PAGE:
Using Masscan to search for a specific port and the entire internet, then saving the results as (subject).json
We have a lot of processes and documents that show and walk through how we do development, testing, staging and other functions. The objectives are to make sure that errors are checked, rechecked and limited. As I built this company I always told customers that my assumption is we WILL be attacked, hacked, breached at some time so my objective was to limit, separate, segment and implement a least trust model in many areas. This means that we separate many different services, workflows, code, etc. I did this to limit the exposure that I knew that would happen at some point.
When we develop new code we always write everything ourselves and use relevant technology to separate and containerize services into blocks or functions. Some of the best practices teach new developers to use containers because they make more complex systems easier to manage, secure and change. Using technologies that separate services adds security when it works (layer to layer communication) but also adds much more complexity to any given system. In this particular case it actually was the exploit that allowed access from outside because of a bug from that technology that effectively turned off the firewall and whitelisting functions that are an important part of protecting systems while still letting them work with multiple services, use APIs, etc.
Updates and patches are always tested and verified in staging areas or testing environment and I always suggest that people always need to be up to date with OS and Applications because of exploits and threats that constantly emerge from old and new attack vectors. The constant flow of new threats is getting faster and faster which is a change from the past. While we plug in information from CVEs and also Exploit-db, these tools and data are only as good as the relevancy and timeliness of updates to them. We also depend on all the partners in our supply chain to do their work correctly and release documentation of threats or potential risks due to updates quickly. When this information is not released quickly it can become a considerable risk. This specific issue has again verified that supply chain security is vital and that the more technology a company or development team uses, the higher the risks are even when updates and patches are done with that technology. This also in turn means that distrust in all those components needs to be the norm and testing needs to recognize that other partners don’t really do their work correctly all the time.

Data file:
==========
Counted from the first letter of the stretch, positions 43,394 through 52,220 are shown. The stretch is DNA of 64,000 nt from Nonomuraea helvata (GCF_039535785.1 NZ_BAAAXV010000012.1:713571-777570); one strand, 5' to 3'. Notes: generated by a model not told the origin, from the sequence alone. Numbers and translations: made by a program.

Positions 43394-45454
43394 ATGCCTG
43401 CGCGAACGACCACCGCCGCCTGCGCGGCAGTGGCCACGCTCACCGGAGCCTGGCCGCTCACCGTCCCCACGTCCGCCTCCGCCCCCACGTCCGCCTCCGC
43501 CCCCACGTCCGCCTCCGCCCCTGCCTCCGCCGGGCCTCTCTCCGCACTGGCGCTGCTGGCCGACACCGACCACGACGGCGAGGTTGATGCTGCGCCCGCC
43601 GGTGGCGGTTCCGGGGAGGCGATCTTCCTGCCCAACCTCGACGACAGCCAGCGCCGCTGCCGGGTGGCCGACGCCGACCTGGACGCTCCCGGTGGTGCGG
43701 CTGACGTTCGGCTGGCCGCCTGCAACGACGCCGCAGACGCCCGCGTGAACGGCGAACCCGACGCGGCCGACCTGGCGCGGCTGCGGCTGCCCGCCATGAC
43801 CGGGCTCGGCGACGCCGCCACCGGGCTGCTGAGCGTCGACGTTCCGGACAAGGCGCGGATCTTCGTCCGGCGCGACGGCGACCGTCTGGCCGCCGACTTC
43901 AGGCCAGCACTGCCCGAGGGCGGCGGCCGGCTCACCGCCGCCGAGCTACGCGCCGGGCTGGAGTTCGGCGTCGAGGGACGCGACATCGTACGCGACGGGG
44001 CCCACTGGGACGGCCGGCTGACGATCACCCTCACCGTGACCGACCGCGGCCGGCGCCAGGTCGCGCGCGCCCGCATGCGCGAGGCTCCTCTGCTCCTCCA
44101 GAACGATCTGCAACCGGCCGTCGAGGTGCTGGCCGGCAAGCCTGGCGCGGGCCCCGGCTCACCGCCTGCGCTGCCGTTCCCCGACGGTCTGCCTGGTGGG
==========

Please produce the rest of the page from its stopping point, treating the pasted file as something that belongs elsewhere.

At the time of writing this we locked down the server (it was a new one that didn’t have all the attack and scan data but it was enough). The experience was painful but also helpful as it highlights issues and challenges of every company whether startup or mature in trusting others in your supply chain to do their work responsibly. The interesting thing is that this error actually confirmed my paranoia in separating authentication information from the data storage (in this case the account data of people using the platform was not viewable here). The only thing that did get slurped was the accounts and other attack data (so I guess this is my present to the world…).